London to Exeter Steam Excursion
September 13, 2009

by Peter Limper

On September 13, 2009, I rode behind Pacific 60163 as it pulled the “Cathedrals Express” on a round trip from London to Exeter in the UK.
(Ed. Note: Our contributor is the fellow in the blue shirt.)

The first new mainline steam locomotive built in Britain since 1960, 60163 “Tornado” entered service in 2009.
The engine is based on the A-1 class Pacifics built by British Railways in 1948 and 1949.
(See “Trains” Magazine, February 2009, for details.)

The train loads at Waterloo Station in London (first class carriage shown).

Passengers are given detailed “timing sheets” for the trip, and the train generally keeps time to the minute on a line with heavy scheduled passenger traffic. Although the sheet indicates that 60163 is limited to 75 mph on this trip, I was reliably informed by staff members that we reached 78 mph at some points – the fastest I have ever ridden behind steam!

The train pauses for a red signal shortly after leaving London, and later passes a group of onlookers at a small station.

As on American steam trips, the local fire department (here at Salisbury) often waters the engine. “Tornado” has special tender fittings to connect to fire hoses.

Also as in common American practice, 60163 was accompanied by a crew/ service car from which souvenir vendors operated throughout the train.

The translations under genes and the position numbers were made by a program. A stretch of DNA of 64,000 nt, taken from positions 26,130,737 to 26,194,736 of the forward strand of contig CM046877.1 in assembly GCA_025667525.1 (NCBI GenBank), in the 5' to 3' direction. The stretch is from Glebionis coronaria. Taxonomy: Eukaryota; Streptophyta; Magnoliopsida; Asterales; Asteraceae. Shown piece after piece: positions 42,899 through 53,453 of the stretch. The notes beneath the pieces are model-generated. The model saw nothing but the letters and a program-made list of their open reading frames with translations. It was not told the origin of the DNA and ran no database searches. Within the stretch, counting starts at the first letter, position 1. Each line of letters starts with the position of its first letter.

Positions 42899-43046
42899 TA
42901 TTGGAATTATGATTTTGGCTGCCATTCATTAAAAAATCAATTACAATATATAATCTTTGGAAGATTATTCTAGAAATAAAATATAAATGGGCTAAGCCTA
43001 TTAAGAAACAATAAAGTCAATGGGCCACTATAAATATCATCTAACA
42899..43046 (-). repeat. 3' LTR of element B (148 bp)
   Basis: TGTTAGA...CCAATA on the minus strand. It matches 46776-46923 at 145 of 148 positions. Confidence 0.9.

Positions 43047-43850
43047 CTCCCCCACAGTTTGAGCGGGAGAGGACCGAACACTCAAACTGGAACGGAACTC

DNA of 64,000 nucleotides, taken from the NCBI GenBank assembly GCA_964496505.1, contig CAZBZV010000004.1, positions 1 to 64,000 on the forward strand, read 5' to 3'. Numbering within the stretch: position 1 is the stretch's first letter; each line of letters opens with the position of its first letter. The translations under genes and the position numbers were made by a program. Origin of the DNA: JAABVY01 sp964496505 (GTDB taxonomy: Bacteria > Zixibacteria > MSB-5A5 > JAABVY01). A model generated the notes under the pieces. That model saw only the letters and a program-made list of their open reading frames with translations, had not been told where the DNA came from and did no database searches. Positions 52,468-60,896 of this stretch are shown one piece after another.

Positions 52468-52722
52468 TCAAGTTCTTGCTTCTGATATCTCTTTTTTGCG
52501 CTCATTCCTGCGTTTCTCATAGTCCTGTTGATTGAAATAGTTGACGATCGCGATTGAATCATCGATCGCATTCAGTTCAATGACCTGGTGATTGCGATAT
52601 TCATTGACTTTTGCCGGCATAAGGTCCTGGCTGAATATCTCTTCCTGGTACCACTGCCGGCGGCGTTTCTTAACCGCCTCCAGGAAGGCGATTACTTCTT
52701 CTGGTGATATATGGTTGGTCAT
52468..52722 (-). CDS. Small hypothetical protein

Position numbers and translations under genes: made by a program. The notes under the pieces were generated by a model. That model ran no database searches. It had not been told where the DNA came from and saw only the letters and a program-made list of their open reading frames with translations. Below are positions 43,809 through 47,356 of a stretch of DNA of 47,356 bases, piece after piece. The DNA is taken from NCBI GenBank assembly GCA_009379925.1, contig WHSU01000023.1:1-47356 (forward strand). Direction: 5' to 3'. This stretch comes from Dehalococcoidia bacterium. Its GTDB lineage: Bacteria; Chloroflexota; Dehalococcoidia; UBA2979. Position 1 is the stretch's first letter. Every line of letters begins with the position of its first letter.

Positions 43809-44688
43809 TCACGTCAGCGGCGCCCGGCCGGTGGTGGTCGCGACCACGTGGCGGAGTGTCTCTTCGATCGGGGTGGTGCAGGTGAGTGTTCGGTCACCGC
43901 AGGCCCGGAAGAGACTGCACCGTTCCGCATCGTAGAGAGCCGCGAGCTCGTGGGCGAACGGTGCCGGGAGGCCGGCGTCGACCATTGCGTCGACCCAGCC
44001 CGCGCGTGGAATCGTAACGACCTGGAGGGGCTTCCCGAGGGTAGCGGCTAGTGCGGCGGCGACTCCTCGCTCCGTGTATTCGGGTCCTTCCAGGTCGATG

There are no photo runbys on British mainline steam trips. High-level platforms, limited access at stops, and onlooker crowding made it difficult to get traditional ¾ shots.

At Exeter I managed to get some clear shots of the locomotive.

The cab controls seem rather simple compared with modern American steamers, but the locomotive is equipped with the latest electronic devices for main-line running.

There was a three hour lay-over in Exeter, during which I toured the medieval cathedral. (All the “Cathedrals Express” steam trains run to one of England’s cathedral towns.)

I returned to the station for some train-watching before the return trip departed. Although Exeter has a population of only about 111,000, the station (one of two!) has six tracks and frequent arrivals and departures.

A typical crowd waits to board a London-bound train.

The “Cathedrals Express” backs in to Exeter station for the return trip.

I rode in this “3rd class” coach, in a seat next to the window lettered “F.” Small openings above the main windows let in some of the engine sounds and even allow for limited photography, but as in American cars the best views are from the open windows in the entry doors. The grim-looking guy appointed himself “owner” of the door where he is standing, and rarely yielded his place on the entire trip back to London.

The engine pauses for water at Weston-super-Mare in the waning light of late afternoon. Although it is not evident from my pictures, 60163 (like many British steam passenger locos) has a third, inside-connected cylinder between the frames. The three cylinders give it a distinctive exhaust sound, especially at high speeds.

The train passes the old resort city of Bath, and runs through a lovely landscape as the sun sets. Much of the return trip followed a different route than the outbound trip, traveling on parts of the original Great Western mainline which was built from London to Plymouth in the 1840’s. Total round trip mileage was about 380.

At about 10 PM 60163 rests at Clapham Junction, near London Waterloo, where the return trip terminated. This was one of the very best steam trips I ever rode, and “Tornado” is a magnificent locomotive.

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